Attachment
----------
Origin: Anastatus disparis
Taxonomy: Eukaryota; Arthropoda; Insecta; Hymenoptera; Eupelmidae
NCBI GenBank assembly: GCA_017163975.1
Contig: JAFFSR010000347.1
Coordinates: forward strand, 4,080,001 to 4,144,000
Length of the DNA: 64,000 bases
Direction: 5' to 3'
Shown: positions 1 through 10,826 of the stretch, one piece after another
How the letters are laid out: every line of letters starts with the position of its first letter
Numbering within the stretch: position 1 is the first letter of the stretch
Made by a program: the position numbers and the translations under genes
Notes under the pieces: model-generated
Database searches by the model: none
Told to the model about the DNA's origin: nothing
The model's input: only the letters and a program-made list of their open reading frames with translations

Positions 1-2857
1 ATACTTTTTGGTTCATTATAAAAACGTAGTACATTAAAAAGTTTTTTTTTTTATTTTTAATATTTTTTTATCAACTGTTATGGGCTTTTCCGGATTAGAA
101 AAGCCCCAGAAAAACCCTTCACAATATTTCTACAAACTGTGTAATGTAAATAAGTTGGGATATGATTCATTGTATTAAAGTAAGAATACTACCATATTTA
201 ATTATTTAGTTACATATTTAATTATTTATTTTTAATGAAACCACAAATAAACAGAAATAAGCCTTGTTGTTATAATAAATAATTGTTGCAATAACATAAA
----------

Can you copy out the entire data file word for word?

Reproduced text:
Origin: Anastatus disparis
Taxonomy: Eukaryota; Arthropoda; Insecta; Hymenoptera; Eupelmidae
NCBI GenBank assembly: GCA_017163975.1
Contig: JAFFSR010000347.1
Coordinates: forward strand, 4,080,001 to 4,144,000
Length of the DNA: 64,000 bases
Direction: 5' to 3'
Shown: positions 1 through 10,826 of the stretch, one piece after another
How the letters are laid out: every line of letters starts with the position of its first letter
Numbering within the stretch: position 1 is the first letter of the stretch
Made by a program: the position numbers and the translations under genes
Notes under the pieces: model-generated
Database searches by the model: none
Told to the model about the DNA's origin: nothing
The model's input: only the letters and a program-made list of their open reading frames with translations

Positions 1-2857
1 ATACTTTTTGGTTCATTATAAAAACGTAGTACATTAAAAAGTTTTTTTTTTTATTTTTAATATTTTTTTATCAACTGTTATGGGCTTTTCCGGATTAGAA
101 AAGCCCCAGAAAAACCCTTCACAATATTTCTACAAACTGTGTAATGTAAATAAGTTGGGATATGATTCATTGTATTAAAGTAAGAATACTACCATATTTA
201 ATTATTTAGTTACATATTTAATTATTTATTTTTAATGAAACCACAAATAAACAGAAATAAGCCTTGTTGTTATAATAAATAATTGTTGCAATAACATAAA